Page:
Pure O OCD - How To Treat Pure OCDJul 17, 2017
Pure O OCD - How To Treat Pure OCD
A common sub-type of OCD is something known as “Pure Obsessional OCD” or “Pure O OCD” or “Pure OCD.” A person who suffers with Pure OCD will experience various obsessive thoughts, but will generally not display any noticeable outward compulsive behaviors (Hence the phrase “Pure Obsessional OCD”). These obsessive thoughts are reported to be intrusive and unwanted by the sufferer. Additionally the thoughts experienced by the sufferer usually include the individual engaging in an act that person considers to be immoral or inappropriate. For people that struggle with Pure O OCD, these thoughts can be very troubling and painful, specifically because they are often very against the person’s true character.
Since people with Pure O OCD are often unaware that they are suffering from a sub-type of OCD and much of what they experience happens in their mind, they often suffer in silence for many years. It is also important to note that Pure O OCD is commonly misunderstood and misdiagnosed by many mental health professionals. As a result, the person suffering sometimes wrongly concludes there is something internally wrong with them which often leads to isolation, which unfortunately only magnifies the experienced with Pure O OCD.
Different Obsessive Thoughts Categorized Under PURE O OCD
Here are some different types of obsessions people with Pure OCD might experience:
Sexual Obsessions: some of these obsessions might include worries that one may sexually violate a child, sometimes often referred to as Pedophile OCD or someone may experience worries regarding their sexual orientation which is often referred to as Gay OCD, H-OCD, or Sexual Orientation OCD (SO-OCD). People may also report that they have repetitive worries that they may one-day have an affair on their spouse.
Harmful Obsessions: these types of obsessions are intrusive harmful thoughts or images of physically hurting another person and can be directed towards one’s spouse, parent, child, self, or friends. Another form of Harm OCD may include a worry that one has run over a person while driving their car which is sometimes called hit and run OCD.
Some other Pure O OCD obsessions include categories such as Scrupulosity, and Existential OCD.
Click Here For More Examples of Obsessive Thoughts
The term Pure O OCD often causes some people to falsely believe that this form of OCD does not include compulsions. However, when it comes to almost every case of OCD, compulsive behaviors are always present, they can take the form of outward behavioral compulsions or mental rituals. And when it comes to the latter, there are countless ways for individuals to engage in mental compulsions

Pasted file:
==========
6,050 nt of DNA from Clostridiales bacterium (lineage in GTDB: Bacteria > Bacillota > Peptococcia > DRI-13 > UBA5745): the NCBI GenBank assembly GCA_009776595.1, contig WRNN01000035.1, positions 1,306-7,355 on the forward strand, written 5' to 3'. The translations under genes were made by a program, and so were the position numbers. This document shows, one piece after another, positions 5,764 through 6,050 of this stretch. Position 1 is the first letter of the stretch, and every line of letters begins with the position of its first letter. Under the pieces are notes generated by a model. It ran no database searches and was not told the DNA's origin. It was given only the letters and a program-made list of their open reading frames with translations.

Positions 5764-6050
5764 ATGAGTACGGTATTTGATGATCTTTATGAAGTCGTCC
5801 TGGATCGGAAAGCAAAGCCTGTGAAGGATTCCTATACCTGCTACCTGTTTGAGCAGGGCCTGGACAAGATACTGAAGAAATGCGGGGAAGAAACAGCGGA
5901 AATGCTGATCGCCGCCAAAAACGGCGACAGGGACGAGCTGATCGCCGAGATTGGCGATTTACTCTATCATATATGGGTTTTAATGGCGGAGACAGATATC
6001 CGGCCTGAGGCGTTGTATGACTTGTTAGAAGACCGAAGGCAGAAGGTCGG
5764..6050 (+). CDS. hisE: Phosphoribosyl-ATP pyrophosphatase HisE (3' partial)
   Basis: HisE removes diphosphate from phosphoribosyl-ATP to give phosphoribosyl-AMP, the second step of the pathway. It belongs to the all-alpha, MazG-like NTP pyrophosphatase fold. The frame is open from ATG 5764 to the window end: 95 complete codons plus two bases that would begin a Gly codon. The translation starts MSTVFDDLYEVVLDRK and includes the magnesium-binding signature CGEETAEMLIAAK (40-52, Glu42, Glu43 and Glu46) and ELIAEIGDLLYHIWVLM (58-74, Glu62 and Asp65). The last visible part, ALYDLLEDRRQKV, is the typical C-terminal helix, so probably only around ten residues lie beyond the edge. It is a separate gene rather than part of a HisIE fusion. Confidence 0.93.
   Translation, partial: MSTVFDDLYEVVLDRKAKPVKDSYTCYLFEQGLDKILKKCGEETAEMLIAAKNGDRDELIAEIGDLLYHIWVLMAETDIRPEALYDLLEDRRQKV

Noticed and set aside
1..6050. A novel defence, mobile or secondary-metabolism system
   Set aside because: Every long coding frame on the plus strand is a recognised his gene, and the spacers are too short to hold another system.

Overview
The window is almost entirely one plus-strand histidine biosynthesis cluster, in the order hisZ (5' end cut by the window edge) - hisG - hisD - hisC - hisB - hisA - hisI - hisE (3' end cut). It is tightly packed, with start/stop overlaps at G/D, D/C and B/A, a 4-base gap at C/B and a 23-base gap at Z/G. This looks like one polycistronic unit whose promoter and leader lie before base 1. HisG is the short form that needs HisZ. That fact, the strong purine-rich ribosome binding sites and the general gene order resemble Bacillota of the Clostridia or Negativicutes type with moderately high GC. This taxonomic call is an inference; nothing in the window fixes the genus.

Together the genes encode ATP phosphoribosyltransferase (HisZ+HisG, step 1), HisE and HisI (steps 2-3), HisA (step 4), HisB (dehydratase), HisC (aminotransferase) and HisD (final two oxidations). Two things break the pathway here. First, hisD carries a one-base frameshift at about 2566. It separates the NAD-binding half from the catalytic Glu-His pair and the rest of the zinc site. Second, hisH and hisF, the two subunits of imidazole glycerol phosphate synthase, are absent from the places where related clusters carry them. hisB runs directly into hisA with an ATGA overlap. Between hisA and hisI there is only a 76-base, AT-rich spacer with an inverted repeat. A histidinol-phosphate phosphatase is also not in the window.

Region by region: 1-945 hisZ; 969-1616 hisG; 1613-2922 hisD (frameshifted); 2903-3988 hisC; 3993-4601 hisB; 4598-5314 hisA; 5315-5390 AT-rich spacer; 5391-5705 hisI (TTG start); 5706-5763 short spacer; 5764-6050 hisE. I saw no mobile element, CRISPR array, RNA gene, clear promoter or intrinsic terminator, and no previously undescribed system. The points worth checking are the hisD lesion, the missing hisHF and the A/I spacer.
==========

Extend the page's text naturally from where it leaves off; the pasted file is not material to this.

Here are some examples of Mental Rituals
Thought blocking –or trying to prevent a thought from entering your mind
Thought suppression – or trying to stop thinking or focusing on certain thoughts
Thought replacement – or trying to purposely think of something in order to distract your mind from a negative thought
Analyzing previous conversations –This is when one repeatedly replays conversations in their head to make sure they did not say anything inappropriate.
Counting – when one counts numbers or objects in order to distract themselves from unwanted thoughts
Praying – when one engages in praying to God or any other religious figure to address unwanted thoughts. This is a tricky compulsion because one must identify why they are praying and what they are praying about. If the prayer is a reaction to a negative thought there is a good chance it is a compulsive behavior.
Mental review: When one reviews his or her memory to gain certainty about an event that already occurred.
In addition to mental compulsions, individuals with Pure O also engage in outward behavioral compulsions, such as seeking reassurance, avoidance, and repeating behaviors.
How to TREAT PURE OCD
The most common and most accepted form of treatment for OCD is Exposure and Response Prevention (ERP) and it has shown to be very successful in the treatment of Pure O OCD. Exposure and response prevention is a form of behavioral therapy that involves the individual exposing themselves to obsessive thoughts then preventing themselves from engaging in compulsive behaviors. This often involves utilizing a structured, hierarchical method and progressively introducing more difficult exposures.
Some examples of different exposures might include:
An individual with Harmful Obsession writing or saying words or phrases that cause them anxiety.
Or an individual with Sexual Obsessions writing out a graphic story about them performing inappropriate sexual acts or reading stories about people who have actually engaged in those acts.
Another effective treatment for Pure O OCD is Mindfulness-Based Therapy. To briefly explain, the primary goal of Mindfulness is to learn to accept uncomfortable thoughts and forego casting any judgment on them. When incorporating Mindfulness the ultimate goal is to develop the ability to be accept the experience of any uncomfortable thought without responding in a compulsive manner.